News

Returning shows give Broadway a happy glow

Robert Feldberg and Matthew Van Dusen
The Record (Hackensack N.J.) (MCT)

NEW YORK -- They weren't brushing up their Shakespeare, but Broadway's actors were very busy Thursday honing their other theater skills.

After the 19-day stagehands strike finally ended late Wednesday night, producers were eager to get going again - and start making money - and they reopened all 26 struck shows Thursday night.

The musical "Chicago" offered a special deal: All seats that had not been previously sold went for $26.50. After the house was sold out by Thursday afternoon, the deal was offered again for Sunday's matinee.

Broadway's performers had little time to prepare for their return, and they spent varying amounts of time Thursday getting back into the swing of things.

All shows had rehearsals. "Grease" had a call for 2:30 p.m. "Wicked" scheduled a brief run-through at 7 p.m., just an hour before curtain time.

"I'm so happy to get back to the theater; after all, there's no place like home," said Annaleigh Ashford, who plays Glinda in "Wicked,"` a quasi-prequel to "The Wizard of Oz."

Around Times Square, the scene was chaotic as thousands of theater fans milled outside TKTS, the discount ticket outlet on the ground floor of the Marriott Marquis hotel.

Dori Scallet, 22, of Chicago planned to see a preview of Aaron Sorkin's "The Farnsworth Invention," a play about the beginnings of television that will debut Dec. 3.

Scallet, an actress herself, made do during the strike by watching off-Broadway shows, but was happy to see a big production.

"It's still the mecca of theater, though it's very commercial," Scallet said.

Moraima Hamue, 47, and her daughter, Kristen, 17, of Weehawken, N.J., made last-minute plans to attend Thursday night's performance of "Chicago" after reading about the strike's resolution on the Internet on Thursday morning. Hamue asked her husband, who works in Manhattan, to pick up a pair of $26.50 tickets. She had assumed - incorrectly, it turned out - that there was a two-ticket limit.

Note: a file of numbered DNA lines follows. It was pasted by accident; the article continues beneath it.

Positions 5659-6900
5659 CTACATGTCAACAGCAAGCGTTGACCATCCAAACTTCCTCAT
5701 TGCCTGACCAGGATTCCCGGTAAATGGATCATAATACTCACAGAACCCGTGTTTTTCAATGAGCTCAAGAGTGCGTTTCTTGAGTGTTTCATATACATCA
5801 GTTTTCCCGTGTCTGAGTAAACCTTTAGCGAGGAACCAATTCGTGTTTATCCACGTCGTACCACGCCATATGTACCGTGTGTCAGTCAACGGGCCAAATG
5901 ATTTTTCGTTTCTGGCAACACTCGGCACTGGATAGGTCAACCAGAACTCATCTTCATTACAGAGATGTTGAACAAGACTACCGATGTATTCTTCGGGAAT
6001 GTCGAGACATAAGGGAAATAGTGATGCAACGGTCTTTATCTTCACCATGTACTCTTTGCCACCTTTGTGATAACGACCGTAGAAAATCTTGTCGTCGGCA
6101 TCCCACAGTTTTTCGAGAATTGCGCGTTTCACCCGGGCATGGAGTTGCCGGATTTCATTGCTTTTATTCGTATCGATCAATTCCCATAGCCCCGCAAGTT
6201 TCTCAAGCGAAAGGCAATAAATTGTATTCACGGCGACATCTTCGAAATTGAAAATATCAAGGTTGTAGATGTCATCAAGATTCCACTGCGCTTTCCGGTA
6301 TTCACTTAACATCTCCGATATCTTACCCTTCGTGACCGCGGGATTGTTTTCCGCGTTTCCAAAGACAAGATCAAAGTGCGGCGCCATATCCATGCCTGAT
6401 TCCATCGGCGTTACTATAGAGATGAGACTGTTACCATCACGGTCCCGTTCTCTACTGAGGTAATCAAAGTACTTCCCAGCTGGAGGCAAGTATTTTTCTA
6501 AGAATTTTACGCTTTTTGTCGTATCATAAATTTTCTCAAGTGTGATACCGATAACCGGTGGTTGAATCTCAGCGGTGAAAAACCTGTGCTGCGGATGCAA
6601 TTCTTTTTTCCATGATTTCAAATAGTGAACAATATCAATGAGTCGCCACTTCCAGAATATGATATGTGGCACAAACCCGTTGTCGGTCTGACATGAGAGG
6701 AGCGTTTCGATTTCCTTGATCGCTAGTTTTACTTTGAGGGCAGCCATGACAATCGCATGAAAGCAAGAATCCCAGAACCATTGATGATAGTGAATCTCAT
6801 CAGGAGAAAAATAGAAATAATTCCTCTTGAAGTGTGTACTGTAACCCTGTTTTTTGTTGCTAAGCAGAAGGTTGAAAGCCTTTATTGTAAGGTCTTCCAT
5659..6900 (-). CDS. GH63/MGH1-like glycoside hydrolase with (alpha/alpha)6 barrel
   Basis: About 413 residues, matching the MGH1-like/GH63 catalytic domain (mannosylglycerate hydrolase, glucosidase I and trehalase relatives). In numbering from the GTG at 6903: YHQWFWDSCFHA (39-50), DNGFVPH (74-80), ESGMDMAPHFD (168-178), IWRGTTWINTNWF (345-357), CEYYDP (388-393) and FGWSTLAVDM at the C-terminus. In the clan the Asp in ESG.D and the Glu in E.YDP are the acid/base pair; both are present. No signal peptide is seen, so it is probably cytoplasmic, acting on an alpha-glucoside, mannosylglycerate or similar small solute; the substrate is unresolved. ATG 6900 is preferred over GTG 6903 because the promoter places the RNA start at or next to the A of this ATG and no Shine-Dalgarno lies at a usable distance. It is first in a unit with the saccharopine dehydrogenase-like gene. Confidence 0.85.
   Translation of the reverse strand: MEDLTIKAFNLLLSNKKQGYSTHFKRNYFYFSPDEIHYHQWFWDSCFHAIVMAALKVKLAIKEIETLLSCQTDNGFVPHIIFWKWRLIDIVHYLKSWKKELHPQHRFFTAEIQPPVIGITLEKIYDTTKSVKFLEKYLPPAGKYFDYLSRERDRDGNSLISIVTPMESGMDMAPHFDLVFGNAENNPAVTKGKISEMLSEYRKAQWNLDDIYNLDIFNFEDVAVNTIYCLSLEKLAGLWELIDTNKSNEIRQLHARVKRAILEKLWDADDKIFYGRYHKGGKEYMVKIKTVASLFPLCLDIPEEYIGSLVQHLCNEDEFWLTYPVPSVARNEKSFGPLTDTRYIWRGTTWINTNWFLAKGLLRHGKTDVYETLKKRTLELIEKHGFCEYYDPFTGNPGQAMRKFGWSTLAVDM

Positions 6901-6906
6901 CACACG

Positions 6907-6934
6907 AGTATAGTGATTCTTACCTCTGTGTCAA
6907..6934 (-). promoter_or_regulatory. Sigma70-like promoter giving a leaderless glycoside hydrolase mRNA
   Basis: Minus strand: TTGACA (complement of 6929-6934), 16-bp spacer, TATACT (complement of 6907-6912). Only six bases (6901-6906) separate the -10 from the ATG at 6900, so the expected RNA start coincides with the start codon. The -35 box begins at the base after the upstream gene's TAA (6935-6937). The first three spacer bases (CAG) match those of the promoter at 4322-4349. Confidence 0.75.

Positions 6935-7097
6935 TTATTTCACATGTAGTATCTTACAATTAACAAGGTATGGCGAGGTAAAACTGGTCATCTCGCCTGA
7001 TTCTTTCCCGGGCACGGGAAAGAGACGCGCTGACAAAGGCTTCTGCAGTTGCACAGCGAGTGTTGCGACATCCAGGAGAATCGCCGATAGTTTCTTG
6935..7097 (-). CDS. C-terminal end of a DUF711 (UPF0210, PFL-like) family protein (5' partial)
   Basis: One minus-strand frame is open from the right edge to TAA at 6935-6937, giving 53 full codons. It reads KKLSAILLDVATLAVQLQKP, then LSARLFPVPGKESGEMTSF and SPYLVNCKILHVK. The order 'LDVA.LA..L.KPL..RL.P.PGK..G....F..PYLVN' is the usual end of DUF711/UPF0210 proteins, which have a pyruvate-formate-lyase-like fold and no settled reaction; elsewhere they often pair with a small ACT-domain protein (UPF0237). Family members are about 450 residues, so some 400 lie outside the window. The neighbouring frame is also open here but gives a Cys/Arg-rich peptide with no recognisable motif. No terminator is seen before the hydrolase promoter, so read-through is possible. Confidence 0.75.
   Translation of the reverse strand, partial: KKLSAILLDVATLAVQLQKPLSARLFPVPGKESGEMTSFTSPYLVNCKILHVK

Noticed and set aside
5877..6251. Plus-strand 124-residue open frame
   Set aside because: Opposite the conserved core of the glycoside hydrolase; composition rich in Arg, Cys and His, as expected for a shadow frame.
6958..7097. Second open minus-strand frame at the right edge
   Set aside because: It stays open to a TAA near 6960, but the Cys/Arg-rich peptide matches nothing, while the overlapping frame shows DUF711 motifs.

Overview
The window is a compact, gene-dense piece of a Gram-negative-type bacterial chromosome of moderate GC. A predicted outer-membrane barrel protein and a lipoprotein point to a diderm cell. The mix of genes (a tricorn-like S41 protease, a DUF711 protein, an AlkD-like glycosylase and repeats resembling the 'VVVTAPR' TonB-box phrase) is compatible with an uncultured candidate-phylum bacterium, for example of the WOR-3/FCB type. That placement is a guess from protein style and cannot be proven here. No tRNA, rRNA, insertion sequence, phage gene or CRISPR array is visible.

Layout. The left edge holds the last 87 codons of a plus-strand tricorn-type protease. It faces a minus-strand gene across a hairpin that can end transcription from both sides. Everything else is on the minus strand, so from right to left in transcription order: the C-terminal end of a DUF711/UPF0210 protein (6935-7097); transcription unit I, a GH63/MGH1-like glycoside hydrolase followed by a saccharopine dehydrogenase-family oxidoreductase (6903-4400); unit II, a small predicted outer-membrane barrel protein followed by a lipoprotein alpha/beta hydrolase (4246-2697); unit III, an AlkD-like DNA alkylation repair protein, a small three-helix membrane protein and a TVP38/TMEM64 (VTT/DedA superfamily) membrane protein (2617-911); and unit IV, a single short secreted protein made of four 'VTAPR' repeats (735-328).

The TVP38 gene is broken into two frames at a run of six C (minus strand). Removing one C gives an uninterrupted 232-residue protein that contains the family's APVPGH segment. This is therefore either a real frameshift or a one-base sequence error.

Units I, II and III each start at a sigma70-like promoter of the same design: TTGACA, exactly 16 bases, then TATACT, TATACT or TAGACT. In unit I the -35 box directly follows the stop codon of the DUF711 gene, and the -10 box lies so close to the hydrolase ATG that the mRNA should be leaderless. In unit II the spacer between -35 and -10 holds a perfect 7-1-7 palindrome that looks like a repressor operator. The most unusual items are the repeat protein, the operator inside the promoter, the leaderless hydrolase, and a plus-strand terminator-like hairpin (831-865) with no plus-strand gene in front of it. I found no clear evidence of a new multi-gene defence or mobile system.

"We met him, he gave us the tickets, and he went home," she said.

Before the curtain went up for the "Chicago" performance at the Ambassador Theatre, producer Barry Weissler thanked audience members for their patience.

"We're sorry if we frustrated you for a short while," he said. "We're back where we belong, and you're back where you belong."

Karen Garcia of Cherry Hill, N.J., and her friend Chris Westhaver of Boston hoped to see the show "Jersey Boys" now that the strike was over. On Thursday, however, they were off to see "Dr. Seuss' How the Grinch Stole Christmas," which resumed its limited holiday run last week after a court order cleared it to reopen.

"We wanted to get seasonal," Garcia said.

Long-running shows were able to pick up where they left off, but things weren't so simple for productions that had had to cancel their openings because of the strike.

They scrambled to announce new dates, not wanting to wait too long, yet needing at least a few preview performances before welcoming the critics. The result is a fairly jammed schedule of openings.

"August: Osage County," a domestic comedy-drama written by Tracy Letts, will follow on Wednesday. ("I'm delighted. I'm ecstatic!" was Letts' reaction to the strike settlement, which allows him to make his Broadway debut.)

Next up, on Thursday, will be "The Seafarer," an Irish drama by Conor McPherson.